|Action of 5 September 1918|
|Part of World War I
Atlantic U-boat Campaign
USS Mount Vernon after being torpedoed and under escort by another allied ship which is laying a smokescreen.
|United States||German Empire|
|Commanders and leaders|
|Douglas E. Dismukes||unknown|
|1 auxiliary cruiser|
|Casualties and losses|
1 auxiliary cruiser damaged
1 submarine damaged
The Action of 5 September 1918 was a naval battle 200 mi (170 nmi; 320 km) off the coast of France in the North Atlantic during World War I. The action was fought between a German U-boat and American warships.
SS Kronprinzessin Cecilie was a German ocean liner operating between the U.S. and Europe. On the outbreak of the war, she sought refuge in the then-neutral United States to avoid the British Royal Navy and was taken into Bar Harbor, Maine, where she was interned. After America entered World War I in April 1917, the ship was seized and turned over to the United States Navy, who renamed her USS Mount Vernon in honor of Mount Vernon.
Mount Vernon′s was used to transport American troops across the Atlantic to France.
On the morning of 5 September 1918, Mount Vernon and four destroyers were off France and steaming in convoy toward the U.S. when Mount Vernon was attacked by U-82. The German vessels' periscope was spotted 500 yd (460 m) off the starboard bow, by a man of Mount Vernon′s gun crew; they immediately fired a round from the gun.
The shot was a hit. Apparently unaffected by the shot which reportedly did not harm anyone, U-82 surfaced. The U-boat fired a single torpedo at Mount Vernon and then submerged. The American captain ordered "right full rudder" but the ship could not turn fast enough and was hit.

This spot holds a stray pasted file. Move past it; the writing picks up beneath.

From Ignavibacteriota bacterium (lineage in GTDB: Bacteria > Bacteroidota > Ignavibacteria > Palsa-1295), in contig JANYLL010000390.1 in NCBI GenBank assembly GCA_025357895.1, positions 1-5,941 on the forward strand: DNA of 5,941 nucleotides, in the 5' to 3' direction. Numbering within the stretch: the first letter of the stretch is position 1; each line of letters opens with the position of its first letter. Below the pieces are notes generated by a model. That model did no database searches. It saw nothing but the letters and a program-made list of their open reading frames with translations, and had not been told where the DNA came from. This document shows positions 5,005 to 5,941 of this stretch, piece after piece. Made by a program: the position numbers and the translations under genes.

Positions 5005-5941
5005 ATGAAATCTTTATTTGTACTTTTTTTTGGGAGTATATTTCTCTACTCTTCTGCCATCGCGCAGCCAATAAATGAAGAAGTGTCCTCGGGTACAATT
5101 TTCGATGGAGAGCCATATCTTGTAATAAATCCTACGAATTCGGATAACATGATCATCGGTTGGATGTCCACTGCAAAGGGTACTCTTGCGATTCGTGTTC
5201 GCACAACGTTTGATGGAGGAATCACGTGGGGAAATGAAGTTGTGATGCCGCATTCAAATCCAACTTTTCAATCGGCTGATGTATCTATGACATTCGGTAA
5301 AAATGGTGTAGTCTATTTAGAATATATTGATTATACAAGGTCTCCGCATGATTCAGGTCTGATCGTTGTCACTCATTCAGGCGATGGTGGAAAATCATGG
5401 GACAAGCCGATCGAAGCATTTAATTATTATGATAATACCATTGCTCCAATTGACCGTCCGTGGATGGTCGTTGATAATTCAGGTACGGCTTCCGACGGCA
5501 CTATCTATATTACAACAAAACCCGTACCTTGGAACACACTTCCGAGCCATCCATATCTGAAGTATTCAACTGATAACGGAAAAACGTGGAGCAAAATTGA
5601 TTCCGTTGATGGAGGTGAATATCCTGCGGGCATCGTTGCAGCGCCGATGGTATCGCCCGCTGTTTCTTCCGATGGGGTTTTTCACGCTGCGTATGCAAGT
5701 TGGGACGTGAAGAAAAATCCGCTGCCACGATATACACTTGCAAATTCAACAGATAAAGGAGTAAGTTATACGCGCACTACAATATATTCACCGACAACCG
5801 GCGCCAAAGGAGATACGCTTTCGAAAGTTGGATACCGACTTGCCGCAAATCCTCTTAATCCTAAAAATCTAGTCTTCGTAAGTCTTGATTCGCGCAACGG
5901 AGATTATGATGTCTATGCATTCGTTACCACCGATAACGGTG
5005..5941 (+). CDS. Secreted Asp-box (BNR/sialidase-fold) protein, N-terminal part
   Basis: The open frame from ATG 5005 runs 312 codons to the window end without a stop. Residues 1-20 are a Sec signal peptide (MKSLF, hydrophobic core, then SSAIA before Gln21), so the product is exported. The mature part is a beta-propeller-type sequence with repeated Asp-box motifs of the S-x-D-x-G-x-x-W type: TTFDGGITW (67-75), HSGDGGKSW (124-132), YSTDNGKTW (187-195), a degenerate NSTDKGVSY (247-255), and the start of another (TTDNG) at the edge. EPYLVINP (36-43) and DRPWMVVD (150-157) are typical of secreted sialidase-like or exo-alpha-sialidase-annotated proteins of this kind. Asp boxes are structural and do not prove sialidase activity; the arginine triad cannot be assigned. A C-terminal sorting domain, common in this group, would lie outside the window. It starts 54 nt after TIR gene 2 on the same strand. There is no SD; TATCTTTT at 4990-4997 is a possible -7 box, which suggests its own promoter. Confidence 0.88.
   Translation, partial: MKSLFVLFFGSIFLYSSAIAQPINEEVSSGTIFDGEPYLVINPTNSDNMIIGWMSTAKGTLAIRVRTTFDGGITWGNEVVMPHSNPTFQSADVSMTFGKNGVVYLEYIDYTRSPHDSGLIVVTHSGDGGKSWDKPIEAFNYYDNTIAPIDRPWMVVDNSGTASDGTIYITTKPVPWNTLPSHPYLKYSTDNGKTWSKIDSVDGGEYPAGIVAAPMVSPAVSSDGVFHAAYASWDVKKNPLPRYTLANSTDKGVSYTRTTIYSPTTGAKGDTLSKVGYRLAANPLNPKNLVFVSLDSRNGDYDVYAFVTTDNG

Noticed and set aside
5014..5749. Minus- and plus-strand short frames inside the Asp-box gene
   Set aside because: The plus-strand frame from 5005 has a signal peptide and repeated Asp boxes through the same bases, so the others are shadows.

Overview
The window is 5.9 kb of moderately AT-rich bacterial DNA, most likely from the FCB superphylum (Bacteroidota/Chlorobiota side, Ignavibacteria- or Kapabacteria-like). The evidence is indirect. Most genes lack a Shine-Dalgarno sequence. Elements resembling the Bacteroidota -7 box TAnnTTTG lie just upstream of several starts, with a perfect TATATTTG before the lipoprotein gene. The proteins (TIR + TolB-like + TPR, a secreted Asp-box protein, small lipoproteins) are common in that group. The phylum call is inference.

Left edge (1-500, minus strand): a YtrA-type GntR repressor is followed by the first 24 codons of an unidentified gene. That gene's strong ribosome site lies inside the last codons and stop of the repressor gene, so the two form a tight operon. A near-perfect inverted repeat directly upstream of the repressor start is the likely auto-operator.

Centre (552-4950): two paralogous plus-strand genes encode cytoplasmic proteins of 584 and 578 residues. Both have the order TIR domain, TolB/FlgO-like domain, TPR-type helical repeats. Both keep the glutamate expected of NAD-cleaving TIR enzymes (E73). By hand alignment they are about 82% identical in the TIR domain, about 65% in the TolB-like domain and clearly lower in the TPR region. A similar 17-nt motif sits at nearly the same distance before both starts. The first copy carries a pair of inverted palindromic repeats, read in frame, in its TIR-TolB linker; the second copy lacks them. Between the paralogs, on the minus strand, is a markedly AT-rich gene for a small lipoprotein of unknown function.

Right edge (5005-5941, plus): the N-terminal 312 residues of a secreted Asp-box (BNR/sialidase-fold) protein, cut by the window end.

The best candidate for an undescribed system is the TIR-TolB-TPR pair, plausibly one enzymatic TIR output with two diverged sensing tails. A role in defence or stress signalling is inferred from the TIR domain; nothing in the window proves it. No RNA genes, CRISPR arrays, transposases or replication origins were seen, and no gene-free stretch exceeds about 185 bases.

The destroyers USS Winslow, Conner, Nicholson and Wainwright responded immediately and approached the battle area. Once they arrived near Mount Vernon, they observed the damage from a large explosion on Mount Vernon′s side.
The German commander—seeing the fast approaching American destroyers—decided not to follow up with a second torpedo so no further damage to the U.S. auxiliary cruiser was sustained. The four destroyers dropped depth charges for many minutes after Mount Vernon was hit, but they failed to sink the U-boat which slipped away.
Despite this, the American destroyers were credited with saving Mount Vernon from being sunk. Mount Vernon steamed safely back to Brest with the loss of 36 out of the 1,450 persons on board. Thirteen others were wounded, all of the American casualties were the result of the single torpedo explosion.
The ship suffered considerable damage but after immediate improvised repairs, she was able to return to Brest under her own steam with an allied warship for additional protection.
Further temporary repairs were made at Brest, and from there Mount Vernon proceeded to Boston, Massachusetts for a complete repair. This was Mount Vernon′s last battle of the war and one of the bloodier days for the U.S. Navy during the conflict with Germany. U-82 continued to fight, as did the four U.S. destroyers.
- Drechsel, Edwin (1994). Norddeutscher Lloyd, Bremen, 1857–1970: History, Fleet, Ship Mails, Volume 1. Vancouver, British Columbia: Cordillera Pub. Co. p. 191. ISBN 978-1-895590-08-1. OCLC 30357825.
- Putnam, William Lowell (2001). The Kaiser's Merchant Ships in World War I. Jefferson, North Carolina: McFarland. ISBN 978-0-7864-0923-5. OCLC 46732396.
- Halpern, Paul G. (1995). A Naval History of World War I. New York: Routledge. ISBN 978-1-85728-498-0.
- Roessler, Eberhard (1997). Die Unterseeboote der Kaiserlichen Marine. Bonn: Bernard & Graefe. ISBN 978-3-7637-5963-7.
|This page uses Creative Commons Licensed content from Wikipedia (view authors).|